News Column

Cyber crooks beware: Girls with guns will get you

June 7, 2014

DANIEL SABIITI Rwanda Today -1



The Ministry of Defence has earmarked female soldiers to take a lead role in fighting cybercrime as the government contemplates enforcing the cyber security department, dubbed "Cyber Battalion," among its priorities in the 2014/2015 budget.

While presenting and elaborating on the medium-term expenditure framework (MTEF), Defence Minister Gen James Kabarebe said there was a need for the military to develop the IT department and that focus will be on putting its efforts in curbing cybercrime.

Gen Kabarebe said Rwanda Defence Forces (RDF) needed to take up the task of maintaining cyber security and also be involved in other security-threatening aspects that concern the citizenry rather than doing the usual patrols.

"We are in the IT age and the objective is to prevent any dangers that come with its own vulnerabilities," said Gen Kabarebe. "As we enter this era, which Rwanda is already in, we have to be protective….

"And this is about the country; any of our institutions can be attacked – the central bank, Ministry of Finance, even parliament can be attacked."

The MoD has started putting measures in place and training of staff in the project, which will take over Rwf1 billion and out of the estimated Rwf64.7 billion needed for next year's planned activities.

READ: Government plans to spend Rwf5.7bn on cyber security

Cybercrime remains a threat and a big challenge to East African Community, according to George Kiseka, a representative of International Criminal Police Organisation (Interpol) regional office in Nairobi.

A survey conducted by Deloitte last year shows banks in Kenya, Rwanda, Uganda, Tanzania and Zambia lose $245 million annually in cyber fraud.

READ: Fraudsters steal Ksh1.5bn from banks in one year

Globally, cybercrime has risen, accounting for 38 per cent of economic crime incidents compared with 16 per cent for other industries, according to a PricewaterhouseCoopers (PwC) Global Economic Crime survey.

At least 400 female soldiers have been trained and tagged for running this section, with Gen Kabarebe saying that women have a greater advantage over men in this area of crime prevention.

He said besides the training conducted and infrastructure put in place, at least Rwf1.1 billion will be needed to have the project operational.

He added that, unlike in the past when girls and boys were not treated equally during recruitment into the military, times have changed and hiring will be in line with quality not quantity.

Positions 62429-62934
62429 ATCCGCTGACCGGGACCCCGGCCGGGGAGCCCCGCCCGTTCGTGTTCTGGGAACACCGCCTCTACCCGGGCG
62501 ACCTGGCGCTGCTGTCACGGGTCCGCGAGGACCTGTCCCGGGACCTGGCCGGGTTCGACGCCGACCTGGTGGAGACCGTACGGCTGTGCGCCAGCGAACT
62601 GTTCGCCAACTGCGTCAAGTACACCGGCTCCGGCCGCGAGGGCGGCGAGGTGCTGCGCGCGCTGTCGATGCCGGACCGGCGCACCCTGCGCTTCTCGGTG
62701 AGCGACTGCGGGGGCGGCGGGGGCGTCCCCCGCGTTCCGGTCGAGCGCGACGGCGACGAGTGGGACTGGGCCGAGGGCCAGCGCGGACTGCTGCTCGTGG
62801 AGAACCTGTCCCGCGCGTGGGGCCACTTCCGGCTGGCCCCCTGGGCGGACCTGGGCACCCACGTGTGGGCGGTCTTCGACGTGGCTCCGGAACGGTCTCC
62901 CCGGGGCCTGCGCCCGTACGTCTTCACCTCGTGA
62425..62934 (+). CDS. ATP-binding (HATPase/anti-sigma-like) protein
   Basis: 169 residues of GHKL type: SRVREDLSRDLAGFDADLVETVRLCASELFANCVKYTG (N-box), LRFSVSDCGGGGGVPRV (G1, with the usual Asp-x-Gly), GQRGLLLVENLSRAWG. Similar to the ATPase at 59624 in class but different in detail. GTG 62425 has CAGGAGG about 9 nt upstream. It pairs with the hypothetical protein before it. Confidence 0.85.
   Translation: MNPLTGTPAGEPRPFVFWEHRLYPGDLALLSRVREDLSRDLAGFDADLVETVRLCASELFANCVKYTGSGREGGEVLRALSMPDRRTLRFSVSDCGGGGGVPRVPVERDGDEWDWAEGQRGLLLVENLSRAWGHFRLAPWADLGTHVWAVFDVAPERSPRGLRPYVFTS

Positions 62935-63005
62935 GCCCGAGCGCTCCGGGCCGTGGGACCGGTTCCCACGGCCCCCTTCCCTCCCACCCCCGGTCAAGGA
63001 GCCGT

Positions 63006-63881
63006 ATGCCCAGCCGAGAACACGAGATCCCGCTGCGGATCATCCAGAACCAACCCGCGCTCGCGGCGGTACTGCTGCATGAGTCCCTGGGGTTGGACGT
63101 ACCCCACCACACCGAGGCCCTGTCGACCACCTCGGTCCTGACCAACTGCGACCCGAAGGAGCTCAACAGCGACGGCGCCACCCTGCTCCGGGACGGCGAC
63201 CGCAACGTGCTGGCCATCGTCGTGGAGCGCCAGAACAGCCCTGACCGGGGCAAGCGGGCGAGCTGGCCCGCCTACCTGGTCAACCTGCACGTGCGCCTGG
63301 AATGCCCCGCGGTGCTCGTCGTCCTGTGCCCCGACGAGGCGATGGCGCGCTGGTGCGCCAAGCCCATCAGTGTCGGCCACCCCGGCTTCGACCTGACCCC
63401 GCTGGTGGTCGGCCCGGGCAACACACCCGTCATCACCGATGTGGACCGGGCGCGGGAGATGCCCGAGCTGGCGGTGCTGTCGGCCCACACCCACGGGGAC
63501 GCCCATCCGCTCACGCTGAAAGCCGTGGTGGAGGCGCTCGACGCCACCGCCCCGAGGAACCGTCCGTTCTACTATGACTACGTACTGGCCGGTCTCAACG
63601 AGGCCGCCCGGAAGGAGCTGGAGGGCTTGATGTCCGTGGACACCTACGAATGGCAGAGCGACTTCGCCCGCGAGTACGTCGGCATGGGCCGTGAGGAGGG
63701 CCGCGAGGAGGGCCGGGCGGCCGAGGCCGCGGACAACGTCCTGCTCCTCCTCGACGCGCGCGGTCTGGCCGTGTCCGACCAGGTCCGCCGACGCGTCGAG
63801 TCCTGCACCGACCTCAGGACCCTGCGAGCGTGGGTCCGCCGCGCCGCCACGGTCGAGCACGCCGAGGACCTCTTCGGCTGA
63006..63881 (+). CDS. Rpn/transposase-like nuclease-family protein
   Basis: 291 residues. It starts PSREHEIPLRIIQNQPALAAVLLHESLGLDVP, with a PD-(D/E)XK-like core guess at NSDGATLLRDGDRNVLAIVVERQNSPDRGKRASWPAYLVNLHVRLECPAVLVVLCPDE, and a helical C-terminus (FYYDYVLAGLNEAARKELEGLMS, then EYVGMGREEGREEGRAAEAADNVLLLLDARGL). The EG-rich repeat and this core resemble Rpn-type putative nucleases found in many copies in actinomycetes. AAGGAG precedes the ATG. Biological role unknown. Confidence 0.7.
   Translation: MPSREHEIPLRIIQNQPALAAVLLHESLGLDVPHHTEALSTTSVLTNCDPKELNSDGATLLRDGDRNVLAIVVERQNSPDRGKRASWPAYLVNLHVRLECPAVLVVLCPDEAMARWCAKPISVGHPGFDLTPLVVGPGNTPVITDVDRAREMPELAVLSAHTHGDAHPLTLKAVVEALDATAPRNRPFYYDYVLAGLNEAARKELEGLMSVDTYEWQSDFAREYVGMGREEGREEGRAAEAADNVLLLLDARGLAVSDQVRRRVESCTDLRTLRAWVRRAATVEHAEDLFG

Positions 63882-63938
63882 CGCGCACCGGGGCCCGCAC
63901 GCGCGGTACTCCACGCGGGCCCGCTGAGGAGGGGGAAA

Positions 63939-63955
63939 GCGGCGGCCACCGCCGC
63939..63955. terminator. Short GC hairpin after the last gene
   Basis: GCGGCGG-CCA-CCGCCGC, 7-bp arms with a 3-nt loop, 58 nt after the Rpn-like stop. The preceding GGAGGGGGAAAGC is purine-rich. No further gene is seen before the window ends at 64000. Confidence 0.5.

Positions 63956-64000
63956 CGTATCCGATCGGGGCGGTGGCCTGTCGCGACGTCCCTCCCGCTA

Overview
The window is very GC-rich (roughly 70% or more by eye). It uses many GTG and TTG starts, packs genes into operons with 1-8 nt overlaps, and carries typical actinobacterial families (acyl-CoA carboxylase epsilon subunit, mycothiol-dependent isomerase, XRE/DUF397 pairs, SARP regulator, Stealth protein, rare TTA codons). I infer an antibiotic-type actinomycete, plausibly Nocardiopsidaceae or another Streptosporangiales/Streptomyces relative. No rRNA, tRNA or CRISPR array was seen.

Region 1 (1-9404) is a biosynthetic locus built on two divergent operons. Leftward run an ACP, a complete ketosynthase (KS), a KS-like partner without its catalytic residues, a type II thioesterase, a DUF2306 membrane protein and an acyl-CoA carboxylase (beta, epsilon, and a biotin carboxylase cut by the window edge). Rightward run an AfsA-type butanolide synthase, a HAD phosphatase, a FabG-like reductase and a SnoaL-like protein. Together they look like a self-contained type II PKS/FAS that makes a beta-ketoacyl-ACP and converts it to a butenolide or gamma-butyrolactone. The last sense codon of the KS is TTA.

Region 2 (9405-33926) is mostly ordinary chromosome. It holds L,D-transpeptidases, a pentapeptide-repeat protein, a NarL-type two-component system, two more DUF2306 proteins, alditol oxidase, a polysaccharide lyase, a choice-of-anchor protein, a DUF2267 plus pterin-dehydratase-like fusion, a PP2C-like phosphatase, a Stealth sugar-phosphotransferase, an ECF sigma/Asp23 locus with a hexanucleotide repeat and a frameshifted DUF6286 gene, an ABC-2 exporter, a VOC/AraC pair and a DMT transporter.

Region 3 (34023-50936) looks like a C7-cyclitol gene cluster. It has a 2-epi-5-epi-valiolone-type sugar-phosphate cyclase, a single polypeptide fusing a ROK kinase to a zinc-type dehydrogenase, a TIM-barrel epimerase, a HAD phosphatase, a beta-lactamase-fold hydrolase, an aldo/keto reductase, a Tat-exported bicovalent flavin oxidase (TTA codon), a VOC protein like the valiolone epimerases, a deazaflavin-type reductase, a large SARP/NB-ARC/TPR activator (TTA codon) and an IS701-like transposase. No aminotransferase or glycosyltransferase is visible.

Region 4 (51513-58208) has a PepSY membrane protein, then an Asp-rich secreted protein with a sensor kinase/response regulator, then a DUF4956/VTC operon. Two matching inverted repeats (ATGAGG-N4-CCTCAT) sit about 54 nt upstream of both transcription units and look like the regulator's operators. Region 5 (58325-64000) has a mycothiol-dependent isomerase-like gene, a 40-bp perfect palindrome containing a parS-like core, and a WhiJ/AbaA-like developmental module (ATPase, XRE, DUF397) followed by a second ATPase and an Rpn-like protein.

He argued that hiring female recruits just to fill the numbers and then have them spend hours in patrols in harsh weather would be gender insensitive and contrary to the country's policies.

The "Cyber Battalion" will focus on women because they have a comparative advantage in traits of secrecy, and concentration, in that they can spend 24 hours on a task and pay attention to detail, aspects that are highly necessary in the cyber security department, he said.

Rwanda is one of the countries in the EAC that have taken a lead in using and putting up Information Technology facilities and, with the risk of cybercrime, though not high, there has been a demand to check on measures to avoid the crime from taking root.

According to Youth and ICT Minister Jean Philbert Nsengimana, Rwanda's approach is more on prevention than fighting the crime.

"We are carrying out awareness campaigns on emerging cyber threats and building capacity to respond to such attacks in case they occur," he said, noting that effective prevention is the only solution to minimise cyber costs brought about by hacking, which continues to escalate in size and intensity.

The 2013/2014 budgetary allocation to the ICT sector saw billions of francs set aside to establish a line of defence against immediate threats resulting from a digitised economy.

Consequences of cyber attacks include leaking of national security confidential information, destruction of research material that have no backup and sale of trade secrets to competitors.

In February, 31 Interpol officers from 22 countries completed a four-day course in cybercrime investigation in areas of computer forensics on visa cases, networking internet fundamentals, e-mails forensics and digital crime profiling. They were also taught social media investigation, as well as how to preserve and report online data.

Police say cybercrime rates in Rwanda are not as alarming as in the rest of the world due to the average Internet penetration but it is imperative that the fight against cybercrime starts now because of its impact, which is on the rise.

With an Internet penetration rate rising from 0.01 per cent in 2003 to 7.04 per cent by June 2012, it is believed that most Rwandans use ICT but do not know how to guard against cyber risks such as hackers and online fraudsters and conmen.

Article 312 of the Rwandan Penal Code says any person who, fraudulently or in any way, accesses and remains in another person's automated data processing system or similar systems with intent to finding out electronically stored or transmitted data, regardless of the location, is liable to a term of imprisonment of between one to three years and a fine of Rwf1 million to Rwf3 million.


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Source: East African, The


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